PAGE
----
AT&T Corp. Wednesday forecast an 8 percent cut in its work force and a decline in cash flow this year, but promised to stop a slide in consumer revenues by 2006.
The largest U.S. long-distance phone company told analysts it wants to transform itself into a networking company, moving data into homes and businesses over high-speed Internet connections. But first it must face declining margins in its long-distance business, which still accounts for more than half of its revenues.
Those revenues have been targeted by a host of competitors, including regional and wireless phone providers. To help maintain profits, AT&T said it would continue cutting costs, saving about $400 million through 4,600 job cuts; the company had said earlier this year that cuts were likely, but had not given specifics.
“Clearly we are seeing continued margin pressure across our business,” said AT&T Senior Vice President and Chief Financial Officer Thomas Horton. “I don’t see that abating any time soon. I suspect it gets worse before it gets better.”
Horton said AT&T was forecasting cash flow -- defined as earnings before taxes and depreciation, minus capital spending -- of more than $4.5 billion in 2004 and about $4 billion in 2005. Last year, AT&T’s cash flow totaled $5.4 billion, and its net earnings were $1.8 billion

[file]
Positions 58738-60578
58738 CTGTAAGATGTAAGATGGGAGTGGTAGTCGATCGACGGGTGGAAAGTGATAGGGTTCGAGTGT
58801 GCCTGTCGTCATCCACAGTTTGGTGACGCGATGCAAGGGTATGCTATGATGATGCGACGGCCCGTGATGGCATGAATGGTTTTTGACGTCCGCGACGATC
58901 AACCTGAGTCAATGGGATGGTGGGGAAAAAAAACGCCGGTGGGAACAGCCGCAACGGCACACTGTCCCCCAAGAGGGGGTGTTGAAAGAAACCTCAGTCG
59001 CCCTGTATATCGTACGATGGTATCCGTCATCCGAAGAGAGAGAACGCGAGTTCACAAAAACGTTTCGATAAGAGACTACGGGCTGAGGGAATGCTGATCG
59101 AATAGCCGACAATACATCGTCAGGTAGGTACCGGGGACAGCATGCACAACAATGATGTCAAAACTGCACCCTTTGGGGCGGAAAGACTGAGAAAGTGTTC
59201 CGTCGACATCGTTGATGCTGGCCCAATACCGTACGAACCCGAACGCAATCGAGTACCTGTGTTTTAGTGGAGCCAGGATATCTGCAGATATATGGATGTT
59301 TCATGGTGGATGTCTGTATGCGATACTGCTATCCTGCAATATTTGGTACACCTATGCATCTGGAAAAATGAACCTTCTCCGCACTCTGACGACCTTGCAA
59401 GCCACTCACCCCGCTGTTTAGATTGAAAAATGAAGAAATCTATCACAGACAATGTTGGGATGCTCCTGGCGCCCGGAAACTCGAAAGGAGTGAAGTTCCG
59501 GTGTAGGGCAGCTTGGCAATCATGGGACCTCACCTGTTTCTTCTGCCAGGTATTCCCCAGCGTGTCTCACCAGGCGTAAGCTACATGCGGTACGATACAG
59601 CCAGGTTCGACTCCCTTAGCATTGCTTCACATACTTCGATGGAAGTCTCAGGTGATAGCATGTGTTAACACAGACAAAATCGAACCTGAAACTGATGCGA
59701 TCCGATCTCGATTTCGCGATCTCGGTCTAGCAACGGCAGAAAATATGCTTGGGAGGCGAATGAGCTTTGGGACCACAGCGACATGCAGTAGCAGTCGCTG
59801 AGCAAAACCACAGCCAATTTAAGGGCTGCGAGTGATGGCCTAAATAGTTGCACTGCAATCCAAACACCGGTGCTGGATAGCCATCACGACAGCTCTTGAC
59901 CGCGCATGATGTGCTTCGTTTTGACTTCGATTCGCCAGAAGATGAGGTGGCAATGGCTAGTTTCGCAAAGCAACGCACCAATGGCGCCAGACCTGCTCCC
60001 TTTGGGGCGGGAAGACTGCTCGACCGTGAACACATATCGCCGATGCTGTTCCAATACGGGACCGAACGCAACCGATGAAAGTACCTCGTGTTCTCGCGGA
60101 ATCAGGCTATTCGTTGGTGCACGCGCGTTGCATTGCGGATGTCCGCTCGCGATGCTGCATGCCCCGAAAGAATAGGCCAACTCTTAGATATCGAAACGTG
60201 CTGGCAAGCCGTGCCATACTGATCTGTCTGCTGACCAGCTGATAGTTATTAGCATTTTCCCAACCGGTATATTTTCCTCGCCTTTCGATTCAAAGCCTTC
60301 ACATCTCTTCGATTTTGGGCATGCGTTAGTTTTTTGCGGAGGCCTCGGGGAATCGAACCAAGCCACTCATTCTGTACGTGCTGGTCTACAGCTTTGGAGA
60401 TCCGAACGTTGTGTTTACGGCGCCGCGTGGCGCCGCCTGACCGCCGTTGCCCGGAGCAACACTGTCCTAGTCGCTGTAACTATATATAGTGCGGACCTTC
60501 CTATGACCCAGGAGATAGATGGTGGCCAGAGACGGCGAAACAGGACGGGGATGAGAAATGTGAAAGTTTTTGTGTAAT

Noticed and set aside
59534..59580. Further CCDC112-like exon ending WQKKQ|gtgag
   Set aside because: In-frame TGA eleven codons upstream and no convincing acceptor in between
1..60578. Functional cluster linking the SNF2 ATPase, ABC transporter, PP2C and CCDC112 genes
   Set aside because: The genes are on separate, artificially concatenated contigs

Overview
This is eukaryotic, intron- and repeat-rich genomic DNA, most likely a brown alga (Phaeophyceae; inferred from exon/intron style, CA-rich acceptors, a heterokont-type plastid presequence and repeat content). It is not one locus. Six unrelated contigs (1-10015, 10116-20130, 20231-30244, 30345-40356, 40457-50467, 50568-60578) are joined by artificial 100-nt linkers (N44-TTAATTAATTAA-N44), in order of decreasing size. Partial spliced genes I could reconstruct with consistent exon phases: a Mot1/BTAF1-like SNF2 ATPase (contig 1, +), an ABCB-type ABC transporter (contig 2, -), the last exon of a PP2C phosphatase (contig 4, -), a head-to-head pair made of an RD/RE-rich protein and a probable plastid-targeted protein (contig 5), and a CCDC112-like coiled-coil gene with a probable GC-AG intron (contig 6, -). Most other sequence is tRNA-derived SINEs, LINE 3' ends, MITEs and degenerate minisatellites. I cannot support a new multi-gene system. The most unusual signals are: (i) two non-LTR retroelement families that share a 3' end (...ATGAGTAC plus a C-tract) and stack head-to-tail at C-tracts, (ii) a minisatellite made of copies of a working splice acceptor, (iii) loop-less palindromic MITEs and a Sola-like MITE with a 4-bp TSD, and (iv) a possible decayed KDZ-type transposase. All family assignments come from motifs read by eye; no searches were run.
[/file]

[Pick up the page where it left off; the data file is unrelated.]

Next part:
Several analysts have recently turned bearish on AT&T’s prospects, downgrading the company’s stock ratings after a disappointing fourth-quarter earnings report last month. Some have even questioned how long AT&T could survive as an independent company.
But AT&T sought to fight such perceptions on Wednesday, saying its old long-distance businesses were still generating enough cash to fund its expansion into new ventures such as Internet-based phone services.
AT&T has forecast a decline of 15 percent to 17 percent in consumer revenue in 2004, after a 17.7 percent decline in 2003 to $9.5 billion. But John Polumbo, president and chief executive of the AT&T consumer unit, said AT&T could stop the decline of its consumer revenues by selling a wider variety of services, such as wireless phones and Internet access.
He said the company was forecasting at least a quarterly increase in revenue by 2006, with a full year of consumer revenue growth by 2007.
To do that, AT&T would need to continue offering wireless phone service under its brand name. It currently uses AT&T Wireless, but that deal will likely end once Cingular finalizes its $41 billion purchase of AT&T Wireless.
Executives said it was essential for AT&T to continue selling wireless services, and that the company was looking at reselling service from another wireless company’s network.
“The AT&T brand remains very strong in this space, and we have the opportunity to sell directly,” said AT&T Chairman and Chief Executive David Dorman.
Dorman did not offer many specifics, but did say AT&T would likely continue working as a reseller. Some analysts have speculated that AT&T might try to buy its way into the market again, by taking over a smaller wireless provider.